Kia has sold 1.3 million Ceeds since the car was first introduced in late 2006. These days, the firm’s best-selling car is the (higher-priced) Sportage SUV, but the Ceed family hatch is still an important model, and Kia wants this third-generation car to sell even better than its – rather forgettable – predecessor.
A few months ago, I sat next to Kia’s European Head of Design, Gregory Guillaume. There’s been a big evolution in design principles for this Ceed, he explained. The old car’s ‘cab-forward’ look is traded for a better-balanced style with a longer bonnet, stronger and flatter shoulders, and a smoother side profile. The visual ‘noise’ of the current car is toned down, with cleaner lines and a more premium appearance.
You sense Kia wants to edge upmarket, and be more Volkswagen Golf-like to rival the top-selling VW. To be a more compelling alternative to the Sportage in showrooms, too.
On sale from 1 August (with prices starting from £18,295), Kia is launching the 2018 Ceed with three engines – two downsized petrols and an all-new turbodiesel. There are four trim levels (‘2’ and ‘3’ are core, Blue Edition and First Edition are specials), plus the promise of more variants to come.
It’s quite the time to launch a new family hatchback: Ford is preparing to roll out the new Focus and, according to our first drive, it’s an exceptional new competitor. The new Ceed needs to be good if it’s to stand a chance of boosting Kia’s fortunes in this sector.
To Slovakia, then, and the factory that builds the Ceed, to find out what it’s like.
Its new proportions suit the Kia Ceed well. It appears longer, lower, wider and more substantial. The exterior has a high-quality appearance and even the entry-level ‘2’ grade has a classy look, thanks to its chrome window surrounds and a rich paint finish.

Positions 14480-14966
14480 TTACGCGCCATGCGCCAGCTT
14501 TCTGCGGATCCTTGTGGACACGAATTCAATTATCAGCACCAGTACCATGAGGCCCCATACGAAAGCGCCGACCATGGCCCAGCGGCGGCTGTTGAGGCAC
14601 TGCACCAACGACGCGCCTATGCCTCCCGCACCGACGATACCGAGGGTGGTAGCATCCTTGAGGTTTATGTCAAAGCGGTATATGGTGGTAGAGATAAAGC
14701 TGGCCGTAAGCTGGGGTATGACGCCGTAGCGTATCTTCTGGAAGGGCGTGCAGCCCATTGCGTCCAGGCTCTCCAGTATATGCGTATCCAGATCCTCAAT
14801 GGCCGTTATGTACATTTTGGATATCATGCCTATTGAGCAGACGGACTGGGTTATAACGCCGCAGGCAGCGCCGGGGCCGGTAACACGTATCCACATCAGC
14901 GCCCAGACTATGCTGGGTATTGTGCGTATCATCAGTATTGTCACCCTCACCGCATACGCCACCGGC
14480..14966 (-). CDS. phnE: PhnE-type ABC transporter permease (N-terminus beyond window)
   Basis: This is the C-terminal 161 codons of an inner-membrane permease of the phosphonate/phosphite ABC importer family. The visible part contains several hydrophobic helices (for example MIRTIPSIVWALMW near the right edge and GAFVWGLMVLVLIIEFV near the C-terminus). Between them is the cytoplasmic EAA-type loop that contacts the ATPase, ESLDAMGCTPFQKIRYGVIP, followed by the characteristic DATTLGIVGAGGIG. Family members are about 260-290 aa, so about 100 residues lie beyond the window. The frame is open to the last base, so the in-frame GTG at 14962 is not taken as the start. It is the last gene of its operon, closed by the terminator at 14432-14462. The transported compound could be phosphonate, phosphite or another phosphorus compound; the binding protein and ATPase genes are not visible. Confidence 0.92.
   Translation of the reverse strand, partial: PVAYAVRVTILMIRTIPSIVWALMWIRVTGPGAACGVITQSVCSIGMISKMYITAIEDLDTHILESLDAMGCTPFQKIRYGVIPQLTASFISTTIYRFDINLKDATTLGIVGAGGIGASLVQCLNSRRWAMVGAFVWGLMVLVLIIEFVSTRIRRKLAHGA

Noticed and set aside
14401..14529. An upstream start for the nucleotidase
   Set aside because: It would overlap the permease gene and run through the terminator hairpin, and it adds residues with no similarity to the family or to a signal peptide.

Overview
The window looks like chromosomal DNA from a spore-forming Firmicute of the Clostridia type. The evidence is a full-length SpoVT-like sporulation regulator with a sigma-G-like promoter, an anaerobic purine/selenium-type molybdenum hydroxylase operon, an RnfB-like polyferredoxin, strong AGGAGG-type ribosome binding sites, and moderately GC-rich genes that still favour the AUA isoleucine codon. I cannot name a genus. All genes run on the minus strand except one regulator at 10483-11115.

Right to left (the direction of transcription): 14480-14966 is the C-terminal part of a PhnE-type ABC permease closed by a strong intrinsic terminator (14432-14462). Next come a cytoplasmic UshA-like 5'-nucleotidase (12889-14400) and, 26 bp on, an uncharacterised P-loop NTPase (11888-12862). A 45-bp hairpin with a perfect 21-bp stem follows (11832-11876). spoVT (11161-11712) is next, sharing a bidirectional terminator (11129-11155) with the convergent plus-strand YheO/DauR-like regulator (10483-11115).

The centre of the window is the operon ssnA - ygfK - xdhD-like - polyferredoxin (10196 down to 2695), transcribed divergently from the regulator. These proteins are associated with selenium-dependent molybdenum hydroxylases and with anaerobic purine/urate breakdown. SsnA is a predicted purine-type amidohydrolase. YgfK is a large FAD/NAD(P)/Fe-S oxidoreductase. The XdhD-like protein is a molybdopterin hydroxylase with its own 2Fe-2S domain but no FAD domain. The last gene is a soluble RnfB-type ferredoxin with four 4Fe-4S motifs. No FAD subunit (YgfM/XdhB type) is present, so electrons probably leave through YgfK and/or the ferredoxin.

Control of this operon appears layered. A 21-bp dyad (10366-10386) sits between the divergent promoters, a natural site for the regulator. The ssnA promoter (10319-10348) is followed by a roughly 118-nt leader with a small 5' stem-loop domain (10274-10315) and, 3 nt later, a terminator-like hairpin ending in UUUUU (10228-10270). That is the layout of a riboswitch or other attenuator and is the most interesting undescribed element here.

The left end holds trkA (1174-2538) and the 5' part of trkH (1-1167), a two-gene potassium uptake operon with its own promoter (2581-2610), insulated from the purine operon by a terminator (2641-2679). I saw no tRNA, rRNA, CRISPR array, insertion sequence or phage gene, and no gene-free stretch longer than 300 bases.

Add the bolder, more horizontal shoulder-line and here’s a hint of current-generation Mercedes-Benz A-Class to it, although the Ceed is the prettier of the two.
The new Blue Flame colour option is particularly appealing. It’s such a pretty colour, Kia has named a special launch edition after it. There’s a total of seven paint options, not as many as rivals, but presumably more will come as production ramps up. Same with alloy wheels: right now, there are two – a regular 16-inch wheel or a 17-inch diamond-cut design.
The headlights now contain integrated LED running lights – the four square ‘ice-cube’ design from the earlier GT-Line models. Standard on all, they’re very distinctive and give the Ceed a purposeful look on the road. They also mimic the LED running lights of current Porsches, which is no bad thing.
Kia interiors are nice enough, but can be just a teeny bit generic and forgettable. The Ceed is better here, and has some nice details such as the cowled dials, a higher-grade sports steering wheel (leather even on base models) and polished metal-look (plastic) trim. The wrap-around stitched-effect dash top is smart, and it all looks and feels more grown-up than the old one.
Quality and tactility are better than before (actually, better than the current Sportage), and switching the infotainment system to a freestanding screen gives it a more modern appearance. Indeed, it’s an excellent set-up with crisp graphics and both Apple CarPlay and Android Auto as standard.
Entry-level ‘2’ models get a seven-inch display, all the others have an eight-inch screen with sat nav. First Edition cars have wireless smartphone charging.
Naturally, the controls are laid out perfectly – this is Kia, remember. Purists will like how the dashboard is angled slightly towards the driver, and that the seat (firm, well-shaped, nicely bolstered) now drops down lower.
Visibility is better than before and a sense you’re sitting more centrally in the car, rather than being shoved forwards, makes it seem more sensible.
There are no surprises in the rear either. Drivers can sit behind themselves without feeling too squashed, and the rear bench seat is supportive. It feels wider and more spacious – kids will be fine back there. The boot’s a voluminous 395 litres, near the top of the class for space, and folding the seats extends it to 1,291 litres.
Refinement is the new 2018 Kia Ceed’s trump card. From the first turn of the key, when the diesel engine smoothly fires up and settles to a remote idle, this feels a more hushed and plush car than before. The impression continues as you drive away; the ride has a cushioned pliancy and the engine remains muted.